Researchers assessed each app against three main threat classes, explained below, and notified app developers of serious security flaws through vulnerability disclosures if identified. We also created a public reverse-engineering repo built as a jump point for any digital rights or curious mobile user to inspect any APK of interest.
Two popular apps, each downloaded over one million times in the Google Play Store, MiTelcel and SAT Móvil, use cleartext HTTP traffic consistently. This leaves users vulnerable to attackers potentially sitting upstream who can eavesdrop on the user’s connection and inject their own replies back to the user of the app. Researchers submitted two vulnerability disclosures to the official developers of both applications detailing the problem. As of December 2023, both MiTelcel and SAT Móvil still have the same cleartext security issue in the latest versions of the apps.
Additionally, researchers found MiTelcel leaked users’ private information (phone number and email) to five different third-party background services, even though at the time of our analysis it states in the Google Play Store data-safety section that there is “No data shared with third parties.” The app’s disclosure has now been updated to reflect that personal info is transmitted by the app to third-parties.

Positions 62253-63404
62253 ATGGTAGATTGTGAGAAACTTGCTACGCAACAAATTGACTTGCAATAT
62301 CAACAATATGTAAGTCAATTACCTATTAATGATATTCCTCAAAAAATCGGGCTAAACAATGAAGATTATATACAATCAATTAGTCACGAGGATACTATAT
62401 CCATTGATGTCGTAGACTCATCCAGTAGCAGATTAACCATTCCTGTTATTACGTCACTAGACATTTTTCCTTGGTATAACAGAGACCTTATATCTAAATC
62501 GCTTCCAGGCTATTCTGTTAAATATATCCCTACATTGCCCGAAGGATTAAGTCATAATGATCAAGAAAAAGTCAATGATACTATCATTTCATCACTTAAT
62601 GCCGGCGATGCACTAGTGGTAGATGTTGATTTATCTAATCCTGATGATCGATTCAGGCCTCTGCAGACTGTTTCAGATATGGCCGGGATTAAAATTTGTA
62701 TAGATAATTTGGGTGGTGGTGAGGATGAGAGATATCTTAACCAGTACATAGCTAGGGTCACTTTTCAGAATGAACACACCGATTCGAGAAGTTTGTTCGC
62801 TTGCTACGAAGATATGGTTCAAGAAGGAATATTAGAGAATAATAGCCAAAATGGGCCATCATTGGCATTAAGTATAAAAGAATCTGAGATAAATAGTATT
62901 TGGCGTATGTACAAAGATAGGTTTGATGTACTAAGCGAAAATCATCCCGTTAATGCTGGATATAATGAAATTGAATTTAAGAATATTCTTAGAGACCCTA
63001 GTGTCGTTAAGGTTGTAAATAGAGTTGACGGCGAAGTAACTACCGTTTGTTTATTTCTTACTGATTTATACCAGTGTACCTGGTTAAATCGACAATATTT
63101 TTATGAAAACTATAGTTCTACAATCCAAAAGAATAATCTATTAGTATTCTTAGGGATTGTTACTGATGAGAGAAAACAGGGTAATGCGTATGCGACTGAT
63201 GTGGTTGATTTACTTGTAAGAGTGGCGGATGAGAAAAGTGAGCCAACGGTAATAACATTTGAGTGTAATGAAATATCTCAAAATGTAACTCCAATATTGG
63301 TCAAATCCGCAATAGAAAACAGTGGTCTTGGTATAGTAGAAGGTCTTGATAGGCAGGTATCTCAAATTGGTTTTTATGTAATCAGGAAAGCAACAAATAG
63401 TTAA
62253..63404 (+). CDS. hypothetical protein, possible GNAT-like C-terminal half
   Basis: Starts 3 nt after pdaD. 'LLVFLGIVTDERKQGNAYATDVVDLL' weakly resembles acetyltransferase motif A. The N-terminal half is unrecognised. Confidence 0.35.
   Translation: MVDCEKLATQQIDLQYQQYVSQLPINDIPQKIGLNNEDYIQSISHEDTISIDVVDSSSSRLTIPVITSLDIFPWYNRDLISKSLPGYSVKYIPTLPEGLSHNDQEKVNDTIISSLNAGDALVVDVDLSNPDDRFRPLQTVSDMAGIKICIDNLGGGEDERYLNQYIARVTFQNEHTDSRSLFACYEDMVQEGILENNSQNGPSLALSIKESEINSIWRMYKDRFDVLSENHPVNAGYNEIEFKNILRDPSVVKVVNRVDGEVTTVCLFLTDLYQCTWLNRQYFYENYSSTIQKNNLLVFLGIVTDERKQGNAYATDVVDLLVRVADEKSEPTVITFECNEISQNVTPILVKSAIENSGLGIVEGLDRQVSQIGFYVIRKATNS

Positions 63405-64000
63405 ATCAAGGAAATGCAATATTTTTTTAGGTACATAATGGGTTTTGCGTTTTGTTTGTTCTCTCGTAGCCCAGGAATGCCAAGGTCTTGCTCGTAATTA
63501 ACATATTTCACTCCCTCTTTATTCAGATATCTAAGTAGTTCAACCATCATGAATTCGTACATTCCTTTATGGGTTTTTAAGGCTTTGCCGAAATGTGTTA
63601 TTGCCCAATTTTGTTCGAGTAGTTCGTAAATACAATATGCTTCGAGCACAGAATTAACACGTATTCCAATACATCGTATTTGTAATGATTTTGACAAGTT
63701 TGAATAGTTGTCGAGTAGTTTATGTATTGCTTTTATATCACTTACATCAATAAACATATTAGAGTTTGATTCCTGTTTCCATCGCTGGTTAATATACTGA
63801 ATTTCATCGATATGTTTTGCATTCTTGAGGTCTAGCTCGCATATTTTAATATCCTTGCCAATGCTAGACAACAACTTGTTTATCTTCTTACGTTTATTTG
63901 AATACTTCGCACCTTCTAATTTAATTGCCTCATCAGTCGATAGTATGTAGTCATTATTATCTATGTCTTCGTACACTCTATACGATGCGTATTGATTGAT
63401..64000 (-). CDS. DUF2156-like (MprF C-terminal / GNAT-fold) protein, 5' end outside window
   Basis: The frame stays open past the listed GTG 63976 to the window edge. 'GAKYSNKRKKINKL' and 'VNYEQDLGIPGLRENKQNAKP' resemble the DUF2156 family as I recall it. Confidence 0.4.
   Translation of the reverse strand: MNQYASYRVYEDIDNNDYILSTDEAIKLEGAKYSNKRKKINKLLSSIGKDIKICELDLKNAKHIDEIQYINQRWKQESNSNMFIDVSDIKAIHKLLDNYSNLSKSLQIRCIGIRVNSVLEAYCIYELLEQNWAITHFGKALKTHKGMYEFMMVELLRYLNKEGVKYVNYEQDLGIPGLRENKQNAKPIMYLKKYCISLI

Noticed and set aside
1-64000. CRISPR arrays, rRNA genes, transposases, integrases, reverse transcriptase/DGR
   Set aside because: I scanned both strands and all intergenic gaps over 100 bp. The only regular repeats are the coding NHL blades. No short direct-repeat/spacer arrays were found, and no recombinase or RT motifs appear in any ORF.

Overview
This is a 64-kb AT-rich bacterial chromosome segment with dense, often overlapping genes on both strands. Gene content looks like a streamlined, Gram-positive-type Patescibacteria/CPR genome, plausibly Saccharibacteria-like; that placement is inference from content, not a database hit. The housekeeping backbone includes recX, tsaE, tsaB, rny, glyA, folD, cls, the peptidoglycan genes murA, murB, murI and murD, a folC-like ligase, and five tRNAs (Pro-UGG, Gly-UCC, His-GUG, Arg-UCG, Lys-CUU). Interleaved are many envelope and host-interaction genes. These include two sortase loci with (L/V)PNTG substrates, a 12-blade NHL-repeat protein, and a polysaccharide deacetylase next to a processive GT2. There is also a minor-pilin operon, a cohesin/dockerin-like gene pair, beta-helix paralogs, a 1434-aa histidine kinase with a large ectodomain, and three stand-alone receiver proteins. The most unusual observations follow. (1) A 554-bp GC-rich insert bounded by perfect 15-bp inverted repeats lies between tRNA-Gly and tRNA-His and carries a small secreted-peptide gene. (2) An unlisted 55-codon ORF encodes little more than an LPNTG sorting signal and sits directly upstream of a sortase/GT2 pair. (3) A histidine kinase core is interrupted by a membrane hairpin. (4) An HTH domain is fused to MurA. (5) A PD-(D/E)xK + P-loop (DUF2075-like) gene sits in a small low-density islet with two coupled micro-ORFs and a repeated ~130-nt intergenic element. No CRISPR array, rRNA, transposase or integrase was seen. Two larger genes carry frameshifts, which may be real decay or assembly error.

Three of the four telco services analyzed send SMS messages directly to the user after the SIM is activated that include external links vulnerable to SSL-strip attacks where a malicious actor could downgrade the entirety of the connection (created when the link is clicked on) from HTTPS to HTTP. Researchers also found a government-developed application that includes external update functionality that checks if there is a new app version available to be downloaded through Microsoft CodePush servers each time it is opened.
The full report linked below discusses each of the security and privacy issues found during the analysis in detail along with the methodology.
Threat Classes + Tools Used
Using both static and dynamic analysis, which includes inspecting the decompiled source code and hooking functions being called by the app in real-time, researchers assessed each app in otheir list against three main threat classes:
- Weak network security: using cleartext traffic or weak encryption schemes or implementations;
- External update: including the ability to update the app’s functionality outside the trusted app store-update mechanisms